den Standardempfehlungen die Ärzte älteren Frauen geben gehört
der Rat nach Beginn der Wechseljahre Calcium und Vitamin D einzunehmen,
um die Wahrscheinlichkeit von Knochenbrüchen zu reduzieren. Quasi
als erwünschte Nebenwirkung wurde den Frauen in der Vergangenheit
ein Rückgang des Darmkrebs-Risikos in Aussicht gestellt.
Wurde Calcium und Vitamin D von den älteren Frauen sieben Jahre lang eingenommen, so konnte diese Therapie die Häufigkeit von bösartigen Darmtumoren nicht senken. Möglicherweise ist dafür eine weitaus längere Einnahme erforderlich.
Erratum in: N Engl J Med. 2006 Mar 9;354(10):1102.
Comment in: N Engl J Med. 2006 Feb 16;354(7):750-2.
Calcium plus vitamin D supplementation and the risk of fractures.
Jackson RD, LaCroix AZ, Gass M, Wallace RB, Robbins J, Lewis CE, Bassford T, Beresford SA, Black HR, Blanchette P, Bonds DE, Brunner RL, Brzyski RG, Caan B, Cauley JA, Chlebowski RT, Cummings SR, Granek I, Hays J, Heiss G, Hendrix SL, Howard BV, Hsia J, Hubbell FA, Johnson KC, Judd H, Kotchen JM, Kuller LH, Langer RD, Lasser NL, Limacher MC, Ludlam S, Manson JE, Margolis KL, McGowan J, Ockene JK, O'Sullivan MJ, Phillips L, Prentice RL, Sarto GE, Stefanick ML, Van Horn L, Wactawski-Wende J, Whitlock E, Anderson GL, Assaf AR, Barad D; Women's Health Initiative Investigators.
Division of Endocrinology, Ohio State University, 485 McCampbell, 1581 Dodd Dr., Columbus, OH 43210, USA. email@example.com
BACKGROUND: The efficacy of calcium with vitamin D supplementation for preventing hip and other fractures in healthy postmenopausal women remains equivocal.
METHODS: We recruited 36,282 postmenopausal women, 50 to 79 years of age, who were already enrolled in a Women's Health Initiative (WHI) clinical trial. We randomly assigned participants to receive 1000 mg of elemental [corrected] calcium as calcium carbonate with 400 IU of vitamin D3 daily or placebo. Fractures were ascertained for an average follow-up period of 7.0 years. Bone density was measured at three WHI centers.
RESULTS: Hip bone density was 1.06 percent higher in the calcium plus vitamin D group than in the placebo group (P<0.01). Intention-to-treat analysis indicated that participants receiving calcium plus vitamin D supplementation had a hazard ratio of 0.88 for hip fracture (95 percent confidence interval, 0.72 to 1.08), 0.90 for clinical spine fracture (0.74 to 1.10), and 0.96 for total fractures (0.91 to 1.02). The risk of renal calculi increased with calcium plus vitamin D (hazard ratio, 1.17; 95 percent confidence interval, 1.02 to 1.34). Censoring data from women when they ceased to adhere to the study medication reduced the hazard ratio for hip fracture to 0.71 (95 percent confidence interval, 0.52 to 0.97). Effects did not vary significantly according to prerandomization serum vitamin D levels.
CONCLUSIONS: Among healthy postmenopausal women, calcium with vitamin D supplementation resulted in a small but significant improvement in hip bone density, did not significantly reduce hip fracture, and increased the risk of kidney stones. (ClinicalTrials.gov number, NCT00000611.).
1: N Engl J Med. 2006 Feb 16;354(7):684-96.
Erratum in: N Engl J Med. 2006 Mar 9;354(10):1102.
Comment in: N Engl J Med. 2006 Feb 16;354(7):752-4.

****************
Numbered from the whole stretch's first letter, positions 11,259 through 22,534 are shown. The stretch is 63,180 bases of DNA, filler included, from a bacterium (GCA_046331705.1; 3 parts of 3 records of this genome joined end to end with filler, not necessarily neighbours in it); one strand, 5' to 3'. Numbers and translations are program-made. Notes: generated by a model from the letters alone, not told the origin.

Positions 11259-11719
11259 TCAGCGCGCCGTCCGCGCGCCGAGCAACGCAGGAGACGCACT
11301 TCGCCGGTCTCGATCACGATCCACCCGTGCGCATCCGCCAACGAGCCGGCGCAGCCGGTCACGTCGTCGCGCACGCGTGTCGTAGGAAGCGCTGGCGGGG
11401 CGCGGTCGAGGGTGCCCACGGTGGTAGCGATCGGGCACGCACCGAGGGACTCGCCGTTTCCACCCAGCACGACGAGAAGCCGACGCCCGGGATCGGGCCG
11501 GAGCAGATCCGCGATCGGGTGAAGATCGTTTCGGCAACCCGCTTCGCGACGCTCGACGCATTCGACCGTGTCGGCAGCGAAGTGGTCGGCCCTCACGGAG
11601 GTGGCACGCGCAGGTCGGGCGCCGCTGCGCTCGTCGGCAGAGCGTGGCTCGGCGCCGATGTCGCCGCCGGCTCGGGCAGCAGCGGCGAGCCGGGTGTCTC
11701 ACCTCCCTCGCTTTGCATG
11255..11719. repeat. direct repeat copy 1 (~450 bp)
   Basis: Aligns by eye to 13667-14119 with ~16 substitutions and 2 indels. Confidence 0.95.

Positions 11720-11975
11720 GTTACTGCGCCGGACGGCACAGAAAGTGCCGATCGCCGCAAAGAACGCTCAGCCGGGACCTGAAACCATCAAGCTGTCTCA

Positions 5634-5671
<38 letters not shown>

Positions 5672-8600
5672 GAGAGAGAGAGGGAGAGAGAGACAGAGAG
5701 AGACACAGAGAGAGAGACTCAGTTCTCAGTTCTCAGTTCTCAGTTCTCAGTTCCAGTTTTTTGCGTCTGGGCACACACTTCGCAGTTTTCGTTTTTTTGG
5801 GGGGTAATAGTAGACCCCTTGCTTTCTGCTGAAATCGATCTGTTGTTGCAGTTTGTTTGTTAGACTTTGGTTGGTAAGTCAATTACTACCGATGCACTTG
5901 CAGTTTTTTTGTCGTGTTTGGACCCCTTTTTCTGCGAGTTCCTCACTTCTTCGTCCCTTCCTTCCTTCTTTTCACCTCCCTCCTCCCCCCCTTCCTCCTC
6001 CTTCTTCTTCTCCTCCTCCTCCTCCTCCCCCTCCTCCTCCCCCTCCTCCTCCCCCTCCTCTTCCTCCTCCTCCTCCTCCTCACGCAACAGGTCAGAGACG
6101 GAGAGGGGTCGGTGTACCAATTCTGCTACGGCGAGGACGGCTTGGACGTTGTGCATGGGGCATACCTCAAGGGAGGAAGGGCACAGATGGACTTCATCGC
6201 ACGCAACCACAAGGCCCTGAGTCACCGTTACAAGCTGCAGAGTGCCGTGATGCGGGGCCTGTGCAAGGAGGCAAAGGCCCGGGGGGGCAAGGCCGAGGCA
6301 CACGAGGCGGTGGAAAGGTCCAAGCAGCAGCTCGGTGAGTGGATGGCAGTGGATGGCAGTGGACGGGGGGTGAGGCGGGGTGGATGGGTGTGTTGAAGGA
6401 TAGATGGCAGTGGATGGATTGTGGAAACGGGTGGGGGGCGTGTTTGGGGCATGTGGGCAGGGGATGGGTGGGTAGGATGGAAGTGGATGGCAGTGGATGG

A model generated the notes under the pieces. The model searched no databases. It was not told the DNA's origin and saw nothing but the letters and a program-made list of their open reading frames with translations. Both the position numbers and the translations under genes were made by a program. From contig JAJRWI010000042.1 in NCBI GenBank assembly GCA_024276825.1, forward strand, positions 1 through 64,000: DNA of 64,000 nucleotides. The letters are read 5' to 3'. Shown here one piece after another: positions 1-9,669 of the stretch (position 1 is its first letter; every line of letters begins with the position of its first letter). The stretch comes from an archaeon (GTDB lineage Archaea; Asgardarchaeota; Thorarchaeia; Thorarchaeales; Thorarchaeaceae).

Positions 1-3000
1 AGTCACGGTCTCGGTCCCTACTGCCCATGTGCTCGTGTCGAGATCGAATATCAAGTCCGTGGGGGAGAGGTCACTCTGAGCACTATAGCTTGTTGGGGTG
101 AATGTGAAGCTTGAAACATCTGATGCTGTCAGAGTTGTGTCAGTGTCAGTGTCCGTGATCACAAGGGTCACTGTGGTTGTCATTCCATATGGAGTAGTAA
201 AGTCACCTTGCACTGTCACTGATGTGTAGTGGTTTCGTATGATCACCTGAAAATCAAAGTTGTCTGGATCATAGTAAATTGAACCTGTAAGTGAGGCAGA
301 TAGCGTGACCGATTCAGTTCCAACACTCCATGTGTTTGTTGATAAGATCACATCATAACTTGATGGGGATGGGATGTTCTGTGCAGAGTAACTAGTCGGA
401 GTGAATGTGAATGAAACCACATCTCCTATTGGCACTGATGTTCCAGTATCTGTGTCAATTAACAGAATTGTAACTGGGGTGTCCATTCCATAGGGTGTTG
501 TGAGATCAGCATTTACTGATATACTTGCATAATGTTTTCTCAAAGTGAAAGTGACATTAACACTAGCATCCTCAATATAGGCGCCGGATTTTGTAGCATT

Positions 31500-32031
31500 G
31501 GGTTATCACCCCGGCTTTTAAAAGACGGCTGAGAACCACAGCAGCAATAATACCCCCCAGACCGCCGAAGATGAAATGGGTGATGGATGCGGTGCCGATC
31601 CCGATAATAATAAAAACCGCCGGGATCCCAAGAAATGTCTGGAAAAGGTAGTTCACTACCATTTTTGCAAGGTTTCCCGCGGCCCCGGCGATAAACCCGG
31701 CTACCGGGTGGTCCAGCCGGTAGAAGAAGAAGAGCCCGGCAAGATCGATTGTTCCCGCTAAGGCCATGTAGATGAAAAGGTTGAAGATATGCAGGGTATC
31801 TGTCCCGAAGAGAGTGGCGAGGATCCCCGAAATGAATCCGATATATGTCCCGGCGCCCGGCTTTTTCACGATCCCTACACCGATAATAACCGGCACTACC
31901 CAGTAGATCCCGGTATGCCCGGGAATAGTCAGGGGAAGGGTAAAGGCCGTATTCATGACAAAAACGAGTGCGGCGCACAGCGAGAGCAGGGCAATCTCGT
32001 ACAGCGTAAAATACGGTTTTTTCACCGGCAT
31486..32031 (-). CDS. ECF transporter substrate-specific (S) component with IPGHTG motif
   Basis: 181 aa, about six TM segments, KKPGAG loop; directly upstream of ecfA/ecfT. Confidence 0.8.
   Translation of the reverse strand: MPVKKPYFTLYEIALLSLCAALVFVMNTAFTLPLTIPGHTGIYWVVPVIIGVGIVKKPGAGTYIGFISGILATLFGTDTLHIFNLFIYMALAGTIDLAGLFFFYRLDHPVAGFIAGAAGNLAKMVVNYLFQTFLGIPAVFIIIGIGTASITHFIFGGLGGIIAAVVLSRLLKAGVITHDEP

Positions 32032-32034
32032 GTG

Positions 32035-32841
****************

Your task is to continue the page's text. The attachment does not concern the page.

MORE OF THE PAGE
Calcium plus vitamin D supplementation and the risk of colorectal cancer.
Wactawski-Wende J, Kotchen JM, Anderson GL, Assaf AR, Brunner RL, O'Sullivan MJ, Margolis KL, Ockene JK, Phillips L, Pottern L, Prentice RL, Robbins J, Rohan TE, Sarto GE, Sharma S, Stefanick ML, Van Horn L, Wallace RB, Whitlock E, Bassford T, Beresford SA, Black HR, Bonds DE, Brzyski RG, Caan B, Chlebowski RT, Cochrane B, Garland C, Gass M, Hays J, Heiss G, Hendrix SL, Howard BV, Hsia J, Hubbell FA, Jackson RD, Johnson KC, Judd H, Kooperberg CL, Kuller LH, LaCroix AZ, Lane DS, Langer RD, Lasser NL, Lewis CE, Limacher MC, Manson JE; Women's Health Initiative Investigators.
Department of Social and Preventive Medicine, University at Buffalo, 270 Farber Hall, Buffalo, NY 14214, USA. firstname.lastname@example.org
BACKGROUND: Higher intake of calcium and vitamin D has been associated with a reduced risk of colorectal cancer in epidemiologic studies and polyp recurrence in polyp-prevention trials. However, randomized-trial evidence that calcium with vitamin D supplementation is beneficial in the primary prevention of colorectal cancer is lacking.
METHODS: We conducted a randomized, double-blind, placebo-controlled trial involving 36,282 postmenopausal women from 40 Women's Health Initiative centers: 18,176 women received 500 mg of elemental calcium as calcium carbonate with 200 IU of vitamin D3 [corrected] twice daily (1000 mg of elemental calcium and 400 IU of vitamin D3) and 18,106 received a matching placebo for an average of 7.0 years. The incidence of pathologically confirmed colorectal cancer was the designated secondary outcome. Baseline levels of serum 25-hydroxyvitamin D were assessed in a nested case-control study.
RESULTS: The incidence of invasive colorectal cancer did not differ significantly between women assigned to calcium plus vitamin D supplementation and those assigned to placebo (168 and 154 cases; hazard ratio, 1.08; 95 percent confidence interval, 0.86 to 1.34; P=0.51), and the tumor characteristics were similar in the two groups. The frequency of colorectal-cancer screening and abdominal symptoms was similar in the two groups. There were no significant treatment interactions with baseline characteristics.
CONCLUSIONS: Daily supplementation of calcium with vitamin D for seven years had no effect on the incidence of colorectal cancer among postmenopausal women. The long latency associated with the development of colorectal cancer, along with the seven-year duration of the trial, may have contributed to this null finding. Ongoing follow-up will assess the longer-term effect of this intervention.
(Clinical Trials.gov number, NCT00000611.)
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